Smart Energy Voices- Episode 76
McCormick’s Recipe for Success – An 'All of the Above' Sustainability Strategy, with Jeff Blankman
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This episode of Smart Energy Voices is a keynote from Smart Energy Decisions’ recent Renewable Energy Forum featuring Jeff Blankman. Jeff is the Sustainable Manufacturing Manager for McCormick & Company and is also an Advisory Board member for Smart Energy Decisions. Jeff’s keynote addresses McCormick’s all-of-the-above sustainability strategy and embodies the essence of the unique corporate buyer presentations only found at SED events.
You will want to hear this episode if you are interested in...
- McCormick’s sustainability program [01:46]
- Global climate agreements [05:16]
- On-site and off-site renewables [11:18]
- Limitations from a regulatory point of view [13:09]
- Unbundled RECs [14:15]
Purpose-led Performance Program
Achieving emissions reduction goals requires multiple strategies. McCormick has adopted a multi-pronged approach to achieve its goals. McCormick is more than retail spices. The corporation also owns several brands and has an industrial business selling to other food manufacturers. The company has a well-developed sustainability program, which it calls its Purpose-led Performance Program. The program covers more than environmental sustainability by incorporating people and the community.
If only one company reaches its sustainability goals, globally that would mean failure. Sustainability is an area where everyone needs to do well. People can spend days learning about goal setting and ensuring those goals are realistic and achievable, but when it comes to climate change, worrying about what is realistic or achievable no longer matters. The planet and science-based goals are dictating the pace of goals.
McCormick aims to reduce its greenhouse gas emissions for Scope 1 and Scope 2 by 42% by 2030. As a longer-term goal, the organization is committed to net zero by 2050. To reach these goals, McCormick is starting with often-underestimated energy efficiency. Chillers for air conditioning and process chilling for manufacturing are notoriously inefficient systems and leave plenty of room to increase efficiency.
The mechanical rooms in McCormick’s plants have utilities for compressed air, a chiller for making cold water for cooling, steam generators, and water heaters. About 75% of the electricity that goes into the compressed air system is waste heat, while only 25% is usable air. Across the hallway, a water heater burns natural gas to make heat. In several plants, McCormick has been capturing the waste heat off the air compressors, storing it in a tank, and using that hot water for changeovers and other places needed. This process has reduced the natural gas bill for the organization’s water heaters significantly.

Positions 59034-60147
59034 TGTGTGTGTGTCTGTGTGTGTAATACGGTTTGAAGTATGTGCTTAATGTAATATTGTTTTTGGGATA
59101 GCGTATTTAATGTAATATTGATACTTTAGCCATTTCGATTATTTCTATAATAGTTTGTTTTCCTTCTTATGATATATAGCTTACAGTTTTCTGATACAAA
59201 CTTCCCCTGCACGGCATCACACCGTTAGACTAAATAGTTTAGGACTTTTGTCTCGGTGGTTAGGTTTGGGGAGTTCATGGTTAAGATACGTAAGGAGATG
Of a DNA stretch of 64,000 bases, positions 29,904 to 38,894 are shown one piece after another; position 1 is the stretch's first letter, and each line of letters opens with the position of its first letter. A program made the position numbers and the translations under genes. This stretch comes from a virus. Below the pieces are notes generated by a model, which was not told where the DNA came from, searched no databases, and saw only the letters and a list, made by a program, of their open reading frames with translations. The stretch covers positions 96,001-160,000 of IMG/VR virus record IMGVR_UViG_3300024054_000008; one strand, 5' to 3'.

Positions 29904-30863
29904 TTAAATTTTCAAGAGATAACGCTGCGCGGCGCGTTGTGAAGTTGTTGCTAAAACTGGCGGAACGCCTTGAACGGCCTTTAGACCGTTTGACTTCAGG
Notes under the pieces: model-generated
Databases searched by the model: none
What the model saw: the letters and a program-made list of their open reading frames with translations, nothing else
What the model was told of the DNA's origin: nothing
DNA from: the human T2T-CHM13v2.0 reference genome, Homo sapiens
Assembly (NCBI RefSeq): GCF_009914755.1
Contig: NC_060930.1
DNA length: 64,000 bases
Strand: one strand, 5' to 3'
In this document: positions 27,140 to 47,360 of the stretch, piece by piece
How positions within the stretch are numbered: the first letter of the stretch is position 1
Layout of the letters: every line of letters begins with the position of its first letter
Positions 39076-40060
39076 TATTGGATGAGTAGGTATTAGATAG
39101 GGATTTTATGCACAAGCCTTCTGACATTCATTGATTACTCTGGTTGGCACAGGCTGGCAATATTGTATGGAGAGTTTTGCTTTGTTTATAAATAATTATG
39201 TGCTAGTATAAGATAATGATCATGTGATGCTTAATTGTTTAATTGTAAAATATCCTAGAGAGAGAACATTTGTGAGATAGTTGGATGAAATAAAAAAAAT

Sustainability and renewables
When the average person thinks of sustainability, they don’t picture air chillers; they picture solar panels on roofs. Distributed generation through renewables includes many advantages. An organization makes double use of its space, isn’t taxing the electrical grid, and is instead taking demand off the grid, and transmission losses seen on the grid are avoided. Some limitations exist besides cost, and local incentives differ. Roofs might be in bad shape for solar. A leased building would require the landlord to be involved, and timing with a lease and a PPA might not match, and the property size can limit what solutions are available.
Off-site renewables, by far, hold the organization’s most significant greenhouse gas reduction opportunities. The scale attainable by being off-site is greater than possible with rooftop projects. McCormick, Johns Hopkins University, and TJ Maxx collaborated in the production of the Skipjack Solar Array. This agreement replaces McCormick’s retail electricity purchase contract, so the company receives 100% renewable electricity for four plants at its corporate headquarters. Another project, currently under construction, will power McCormick’s Dallas plant.
Resources & People Mentioned
Connect with Jeff Blankman
Jeff is the Sustainable Manufacturing Manager for McCormick & Company, the world’s leading producer of spices, seasonings, and flavorings. In this role, he establishes best practices for McCormick’s manufacturing and distribution facilities for energy efficiency, renewable energy, water and waste reduction, and other sustainability initiatives. Prior to his current role, he worked for over 10 years in Project Engineering at McCormick, installing packaging equipment and new packaging production lines. He has 25 years of project management experience in manufacturing. Jeff has both a bachelor’s degree in Mechanical Engineering and an MBA from the University of Maryland.
Jeff Blankman, Sustainable Manufacturing Manager for McCormick & Company, will review McCormick’s sustainability journey as they work towards their science-based greenhouse gas reduction goal. Using an “all of the above strategy” of energy efficiency, on-site solar arrays, and off-site renewable energy purchases, the Company is well on its way to achieving its 2030 goal and laying the groundwork for its 2050 net-zero goal. Jeff will discuss real-world case studies of implementing successful initiatives while navigating the typical challenges that companies face in their sustainability programs.
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